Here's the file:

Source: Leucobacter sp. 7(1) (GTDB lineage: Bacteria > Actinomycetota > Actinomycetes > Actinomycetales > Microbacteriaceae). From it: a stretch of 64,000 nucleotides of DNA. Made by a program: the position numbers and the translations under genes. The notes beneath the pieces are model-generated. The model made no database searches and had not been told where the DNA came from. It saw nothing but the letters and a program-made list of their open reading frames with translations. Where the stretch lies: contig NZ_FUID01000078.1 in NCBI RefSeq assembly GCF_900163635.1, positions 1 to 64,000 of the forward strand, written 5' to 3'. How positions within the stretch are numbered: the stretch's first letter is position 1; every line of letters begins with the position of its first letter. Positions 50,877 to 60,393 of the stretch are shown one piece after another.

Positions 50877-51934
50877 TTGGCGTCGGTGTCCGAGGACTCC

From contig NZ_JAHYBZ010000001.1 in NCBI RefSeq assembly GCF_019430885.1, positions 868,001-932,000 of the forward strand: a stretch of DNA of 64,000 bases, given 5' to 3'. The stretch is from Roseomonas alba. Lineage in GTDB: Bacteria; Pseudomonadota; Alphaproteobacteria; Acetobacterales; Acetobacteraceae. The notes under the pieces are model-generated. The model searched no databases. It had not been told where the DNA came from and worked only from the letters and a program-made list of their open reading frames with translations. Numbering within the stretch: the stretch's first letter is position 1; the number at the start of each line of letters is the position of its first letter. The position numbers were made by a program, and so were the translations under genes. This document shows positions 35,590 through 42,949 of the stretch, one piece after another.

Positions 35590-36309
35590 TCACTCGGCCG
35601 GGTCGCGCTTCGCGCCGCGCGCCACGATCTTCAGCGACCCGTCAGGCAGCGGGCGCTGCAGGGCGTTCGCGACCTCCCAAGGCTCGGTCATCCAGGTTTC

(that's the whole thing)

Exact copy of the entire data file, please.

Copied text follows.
Source: Leucobacter sp. 7(1) (GTDB lineage: Bacteria > Actinomycetota > Actinomycetes > Actinomycetales > Microbacteriaceae). From it: a stretch of 64,000 nucleotides of DNA. Made by a program: the position numbers and the translations under genes. The notes beneath the pieces are model-generated. The model made no database searches and had not been told where the DNA came from. It saw nothing but the letters and a program-made list of their open reading frames with translations. Where the stretch lies: contig NZ_FUID01000078.1 in NCBI RefSeq assembly GCF_900163635.1, positions 1 to 64,000 of the forward strand, written 5' to 3'. How positions within the stretch are numbered: the stretch's first letter is position 1; every line of letters begins with the position of its first letter. Positions 50,877 to 60,393 of the stretch are shown one piece after another.

Positions 50877-51934
50877 TTGGCGTCGGTGTCCGAGGACTCC

From contig NZ_JAHYBZ010000001.1 in NCBI RefSeq assembly GCF_019430885.1, positions 868,001-932,000 of the forward strand: a stretch of DNA of 64,000 bases, given 5' to 3'. The stretch is from Roseomonas alba. Lineage in GTDB: Bacteria; Pseudomonadota; Alphaproteobacteria; Acetobacterales; Acetobacteraceae. The notes under the pieces are model-generated. The model searched no databases. It had not been told where the DNA came from and worked only from the letters and a program-made list of their open reading frames with translations. Numbering within the stretch: the stretch's first letter is position 1; the number at the start of each line of letters is the position of its first letter. The position numbers were made by a program, and so were the translations under genes. This document shows positions 35,590 through 42,949 of the stretch, one piece after another.

Positions 35590-36309
35590 TCACTCGGCCG
35601 GGTCGCGCTTCGCGCCGCGCGCCACGATCTTCAGCGACCCGTCAGGCAGCGGGCGCTGCAGGGCGTTCGCGACCTCCCAAGGCTCGGTCATCCAGGTTTC